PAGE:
Haulin Aspen is a marathon held on trails in and near Bend, Oregon's Shevlin Park. This was the third year of this race, and I've done two of them. I must say, for a fairly new race, it is supremely well managed. It also attracts the area's best trail runners.
The course is quite challenging (and thankfully well marked). After spending the first three miles on the park's flat trails, runners start heading up the side of a hill. Some of this is singletrack, but most of this is wide, washboarded dirt/gravel road. It is a long, hard grind. Up and up, steeper as the miles go by, until cresting at M14. That's 11 miles up a hill that gets increasingly more difficult.
Towards the top, runners are greeted with particularly stunning views and a flattish breather section between M14 and M14.5. There, the race changes - singletrack, somewhat technical, and downhill. Very downhill. "Look out below" downhill. A few little rollers are thrown in to keep everyone honest, and lots of rocks and roots can lead to a very bad day for the unfocused runner. And low branches. It's like a roller coaster on an obstacle course.
Around M22, the course flattens out. At M24, the trail gets a little easier, though still single track. And then, boom, there's the finish and it's done.
The downhill section is some of the scariest but also some of the most fun running I get the privilege of doing each year. This is especially true after the miles of uphill. However, after all that uphill and the previous day's "hardest road marathon in the country" (Crater Lake), this downhill really does require supreme focus.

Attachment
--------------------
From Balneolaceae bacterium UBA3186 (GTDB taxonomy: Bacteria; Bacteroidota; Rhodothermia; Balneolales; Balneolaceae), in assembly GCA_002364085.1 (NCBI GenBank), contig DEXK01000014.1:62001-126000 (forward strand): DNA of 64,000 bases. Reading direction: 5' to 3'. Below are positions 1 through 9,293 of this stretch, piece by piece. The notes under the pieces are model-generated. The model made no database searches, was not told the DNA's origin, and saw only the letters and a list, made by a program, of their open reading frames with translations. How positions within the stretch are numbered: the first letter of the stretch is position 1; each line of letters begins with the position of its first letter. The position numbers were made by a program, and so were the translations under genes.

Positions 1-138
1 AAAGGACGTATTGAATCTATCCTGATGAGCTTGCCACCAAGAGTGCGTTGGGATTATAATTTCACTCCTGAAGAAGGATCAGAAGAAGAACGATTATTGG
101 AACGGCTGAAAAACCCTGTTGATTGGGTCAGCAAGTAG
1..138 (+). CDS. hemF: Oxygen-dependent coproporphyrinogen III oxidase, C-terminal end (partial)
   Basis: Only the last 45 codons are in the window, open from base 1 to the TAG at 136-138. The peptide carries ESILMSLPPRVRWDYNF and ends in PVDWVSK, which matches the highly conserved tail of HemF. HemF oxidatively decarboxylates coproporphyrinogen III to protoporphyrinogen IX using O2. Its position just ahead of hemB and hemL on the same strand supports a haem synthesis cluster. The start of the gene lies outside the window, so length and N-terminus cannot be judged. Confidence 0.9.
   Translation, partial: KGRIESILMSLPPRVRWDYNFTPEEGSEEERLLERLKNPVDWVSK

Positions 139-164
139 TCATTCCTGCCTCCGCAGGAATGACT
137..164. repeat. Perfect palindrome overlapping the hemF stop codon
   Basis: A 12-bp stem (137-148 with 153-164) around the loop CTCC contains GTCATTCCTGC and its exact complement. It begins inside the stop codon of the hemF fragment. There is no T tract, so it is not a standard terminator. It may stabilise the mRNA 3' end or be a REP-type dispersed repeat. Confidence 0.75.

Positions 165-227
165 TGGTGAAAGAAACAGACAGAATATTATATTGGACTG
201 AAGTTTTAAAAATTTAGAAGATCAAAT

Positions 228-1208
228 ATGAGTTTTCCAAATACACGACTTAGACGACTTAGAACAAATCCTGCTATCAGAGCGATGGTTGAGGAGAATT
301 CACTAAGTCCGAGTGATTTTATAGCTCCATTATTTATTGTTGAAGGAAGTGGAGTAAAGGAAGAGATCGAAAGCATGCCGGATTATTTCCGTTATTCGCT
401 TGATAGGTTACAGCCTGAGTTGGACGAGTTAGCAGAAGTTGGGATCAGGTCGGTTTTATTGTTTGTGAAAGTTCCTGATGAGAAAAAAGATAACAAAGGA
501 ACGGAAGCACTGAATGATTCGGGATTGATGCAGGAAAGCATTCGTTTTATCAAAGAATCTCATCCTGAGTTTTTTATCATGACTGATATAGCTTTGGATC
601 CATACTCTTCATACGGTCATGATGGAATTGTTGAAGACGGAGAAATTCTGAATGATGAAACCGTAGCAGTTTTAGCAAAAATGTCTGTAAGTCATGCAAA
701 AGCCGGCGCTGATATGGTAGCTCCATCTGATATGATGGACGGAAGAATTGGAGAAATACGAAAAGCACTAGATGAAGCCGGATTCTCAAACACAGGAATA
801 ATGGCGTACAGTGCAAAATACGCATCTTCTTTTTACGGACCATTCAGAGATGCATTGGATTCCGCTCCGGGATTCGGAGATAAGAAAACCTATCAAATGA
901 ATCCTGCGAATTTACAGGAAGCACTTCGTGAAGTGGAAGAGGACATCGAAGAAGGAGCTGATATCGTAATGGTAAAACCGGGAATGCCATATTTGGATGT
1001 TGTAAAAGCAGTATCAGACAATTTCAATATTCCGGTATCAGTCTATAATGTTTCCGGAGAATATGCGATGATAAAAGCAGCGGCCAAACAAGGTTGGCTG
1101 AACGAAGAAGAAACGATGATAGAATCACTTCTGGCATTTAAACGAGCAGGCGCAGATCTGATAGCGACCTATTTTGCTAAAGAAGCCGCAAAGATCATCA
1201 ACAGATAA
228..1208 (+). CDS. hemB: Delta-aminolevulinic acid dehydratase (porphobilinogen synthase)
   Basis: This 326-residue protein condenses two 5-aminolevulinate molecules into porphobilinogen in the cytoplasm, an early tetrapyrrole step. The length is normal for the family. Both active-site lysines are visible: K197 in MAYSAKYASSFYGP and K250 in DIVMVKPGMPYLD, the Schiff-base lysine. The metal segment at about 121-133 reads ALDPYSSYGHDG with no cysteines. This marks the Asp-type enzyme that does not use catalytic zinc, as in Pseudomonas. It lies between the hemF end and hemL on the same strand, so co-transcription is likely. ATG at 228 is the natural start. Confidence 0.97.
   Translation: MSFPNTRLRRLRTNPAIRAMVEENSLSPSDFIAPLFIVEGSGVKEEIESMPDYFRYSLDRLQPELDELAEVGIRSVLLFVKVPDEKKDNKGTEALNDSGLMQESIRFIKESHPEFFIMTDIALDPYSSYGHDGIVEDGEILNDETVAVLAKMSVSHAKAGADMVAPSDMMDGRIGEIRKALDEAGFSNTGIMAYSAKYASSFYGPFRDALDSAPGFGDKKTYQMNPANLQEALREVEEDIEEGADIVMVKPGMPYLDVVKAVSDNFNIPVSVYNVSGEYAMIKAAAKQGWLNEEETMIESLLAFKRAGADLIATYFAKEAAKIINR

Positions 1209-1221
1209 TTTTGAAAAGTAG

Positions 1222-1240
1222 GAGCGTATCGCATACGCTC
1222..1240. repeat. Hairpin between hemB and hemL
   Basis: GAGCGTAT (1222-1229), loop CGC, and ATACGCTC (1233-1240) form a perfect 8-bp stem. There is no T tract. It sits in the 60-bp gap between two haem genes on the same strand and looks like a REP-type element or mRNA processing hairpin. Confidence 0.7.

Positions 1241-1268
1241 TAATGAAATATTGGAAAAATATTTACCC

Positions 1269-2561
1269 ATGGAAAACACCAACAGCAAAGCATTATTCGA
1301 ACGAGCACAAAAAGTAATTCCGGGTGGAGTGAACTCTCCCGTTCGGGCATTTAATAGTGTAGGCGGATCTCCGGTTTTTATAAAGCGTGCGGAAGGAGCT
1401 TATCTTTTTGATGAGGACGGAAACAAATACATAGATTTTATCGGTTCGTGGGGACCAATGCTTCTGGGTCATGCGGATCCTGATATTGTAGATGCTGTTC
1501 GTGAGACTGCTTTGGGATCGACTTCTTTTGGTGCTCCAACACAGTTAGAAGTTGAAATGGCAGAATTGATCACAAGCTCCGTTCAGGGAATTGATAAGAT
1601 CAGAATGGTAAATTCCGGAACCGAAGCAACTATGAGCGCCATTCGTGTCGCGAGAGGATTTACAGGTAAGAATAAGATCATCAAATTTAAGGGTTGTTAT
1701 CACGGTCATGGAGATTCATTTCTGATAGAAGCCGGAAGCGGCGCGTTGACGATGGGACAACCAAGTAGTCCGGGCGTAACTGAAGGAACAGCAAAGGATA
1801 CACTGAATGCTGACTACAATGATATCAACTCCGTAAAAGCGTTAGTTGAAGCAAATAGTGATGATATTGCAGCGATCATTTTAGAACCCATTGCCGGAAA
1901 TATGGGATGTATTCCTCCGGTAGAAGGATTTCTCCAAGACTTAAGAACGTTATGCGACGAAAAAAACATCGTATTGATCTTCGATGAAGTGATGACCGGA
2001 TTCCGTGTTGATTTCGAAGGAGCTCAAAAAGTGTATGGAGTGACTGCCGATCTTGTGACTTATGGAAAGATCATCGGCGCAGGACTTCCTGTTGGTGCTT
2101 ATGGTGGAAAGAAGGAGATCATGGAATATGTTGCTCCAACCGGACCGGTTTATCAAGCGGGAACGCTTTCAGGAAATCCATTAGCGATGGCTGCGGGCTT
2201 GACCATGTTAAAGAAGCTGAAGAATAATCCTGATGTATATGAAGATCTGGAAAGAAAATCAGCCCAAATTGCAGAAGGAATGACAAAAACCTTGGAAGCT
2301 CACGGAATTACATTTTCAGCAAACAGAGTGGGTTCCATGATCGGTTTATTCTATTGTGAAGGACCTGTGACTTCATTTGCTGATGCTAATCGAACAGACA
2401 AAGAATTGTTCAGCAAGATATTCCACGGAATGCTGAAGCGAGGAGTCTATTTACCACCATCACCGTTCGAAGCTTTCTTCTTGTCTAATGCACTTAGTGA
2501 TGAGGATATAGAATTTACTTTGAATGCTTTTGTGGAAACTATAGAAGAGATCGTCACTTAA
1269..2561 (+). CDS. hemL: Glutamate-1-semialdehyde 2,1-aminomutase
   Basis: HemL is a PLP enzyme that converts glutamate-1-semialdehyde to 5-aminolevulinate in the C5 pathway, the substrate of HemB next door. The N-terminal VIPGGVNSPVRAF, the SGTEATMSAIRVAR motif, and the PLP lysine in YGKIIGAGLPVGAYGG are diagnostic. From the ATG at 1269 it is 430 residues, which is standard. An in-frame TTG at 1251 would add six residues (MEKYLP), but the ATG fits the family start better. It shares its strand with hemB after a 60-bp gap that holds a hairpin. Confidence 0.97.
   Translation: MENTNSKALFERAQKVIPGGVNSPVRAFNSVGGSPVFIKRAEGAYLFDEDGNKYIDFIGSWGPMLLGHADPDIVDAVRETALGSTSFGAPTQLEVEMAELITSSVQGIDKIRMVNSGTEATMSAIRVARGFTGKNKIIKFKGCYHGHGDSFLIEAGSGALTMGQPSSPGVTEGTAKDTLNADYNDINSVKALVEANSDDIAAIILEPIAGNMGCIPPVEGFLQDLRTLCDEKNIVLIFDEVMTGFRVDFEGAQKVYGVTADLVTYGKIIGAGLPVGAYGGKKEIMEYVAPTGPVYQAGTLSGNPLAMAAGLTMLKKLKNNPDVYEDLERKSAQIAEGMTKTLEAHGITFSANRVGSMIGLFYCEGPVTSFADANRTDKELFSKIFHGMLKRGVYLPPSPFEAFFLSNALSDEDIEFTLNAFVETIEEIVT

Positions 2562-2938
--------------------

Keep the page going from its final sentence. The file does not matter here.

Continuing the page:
Last year, I had a tough day on this course... a 4:46 after a hard day at Crater Lake the day before. I didn't know what to think about the time, but my legs told me for days afterwards that I had had a tough day. It was also the last race that I would run for several months. The cancer fairy came to visit five days later.
This year, I decided to do the same double. Although I've had a less-than optimal month of training heading into the weekend, I felt fresh... and as my last report showed, I did well at Crater Lake - 21 minutes faster than last year. As I got up on race morning for Haulin Aspen, I wasn't sure if that would carry forward. I felt pretty stiff and my stomach was iffy. There are NO potties on the Haulin Aspen course. So huh.
Two things were working in my favor. For one, the weather was fabulous. It was chilly at the start, but probably 5-10 degrees warmer than last year. By M5 of the race, I was down to the pink singlet. For two, I had run the course before. As with Crater Lake, this information helped me develop a plan. My goals, as with Crater Lake, were 1) (primarily) have fun and finish happy and 2) (secondarily) finish faster than last year. I also had an unstated goal of "don't get hurt"... which, depending on how my legs loosened up, might have taken priority over the others.
My plan was simple - don't attack the hill. Last year, I attacked the up, had a fun time on the first part of the down, but completely fizzled in the last miles. So, I decided to run up the hill conservatively and then if my legs would allow, blow through the downhill. And hopefully... HOPEFULLY... keep a great pace in the last miles.
So how did I do? My potential stomach issues certainly helped me stay conservative going up the hill :-). I had to walk some of the steeper sections, but so did lots of other people. I took the time to soak in the views from the top. I missed these last year.